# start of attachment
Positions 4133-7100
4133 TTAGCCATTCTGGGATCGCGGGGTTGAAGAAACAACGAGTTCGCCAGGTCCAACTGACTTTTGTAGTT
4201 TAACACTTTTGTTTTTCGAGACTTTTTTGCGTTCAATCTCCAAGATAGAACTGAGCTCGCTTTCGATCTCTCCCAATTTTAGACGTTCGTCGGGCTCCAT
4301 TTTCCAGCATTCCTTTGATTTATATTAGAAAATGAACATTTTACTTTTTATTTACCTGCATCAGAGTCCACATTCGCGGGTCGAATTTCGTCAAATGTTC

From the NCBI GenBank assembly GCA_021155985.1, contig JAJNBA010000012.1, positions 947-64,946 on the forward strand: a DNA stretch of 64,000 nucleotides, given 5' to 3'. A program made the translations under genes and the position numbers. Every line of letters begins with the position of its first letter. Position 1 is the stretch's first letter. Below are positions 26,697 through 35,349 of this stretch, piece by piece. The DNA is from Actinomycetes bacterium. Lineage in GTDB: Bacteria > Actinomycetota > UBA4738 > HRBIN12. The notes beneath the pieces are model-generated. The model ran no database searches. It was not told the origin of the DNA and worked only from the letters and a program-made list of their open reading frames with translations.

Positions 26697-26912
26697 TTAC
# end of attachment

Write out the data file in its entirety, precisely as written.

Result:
Positions 4133-7100
4133 TTAGCCATTCTGGGATCGCGGGGTTGAAGAAACAACGAGTTCGCCAGGTCCAACTGACTTTTGTAGTT
4201 TAACACTTTTGTTTTTCGAGACTTTTTTGCGTTCAATCTCCAAGATAGAACTGAGCTCGCTTTCGATCTCTCCCAATTTTAGACGTTCGTCGGGCTCCAT
4301 TTTCCAGCATTCCTTTGATTTATATTAGAAAATGAACATTTTACTTTTTATTTACCTGCATCAGAGTCCACATTCGCGGGTCGAATTTCGTCAAATGTTC

From the NCBI GenBank assembly GCA_021155985.1, contig JAJNBA010000012.1, positions 947-64,946 on the forward strand: a DNA stretch of 64,000 nucleotides, given 5' to 3'. A program made the translations under genes and the position numbers. Every line of letters begins with the position of its first letter. Position 1 is the stretch's first letter. Below are positions 26,697 through 35,349 of this stretch, piece by piece. The DNA is from Actinomycetes bacterium. Lineage in GTDB: Bacteria > Actinomycetota > UBA4738 > HRBIN12. The notes beneath the pieces are model-generated. The model ran no database searches. It was not told the origin of the DNA and worked only from the letters and a program-made list of their open reading frames with translations.

Positions 26697-26912
26697 TTAC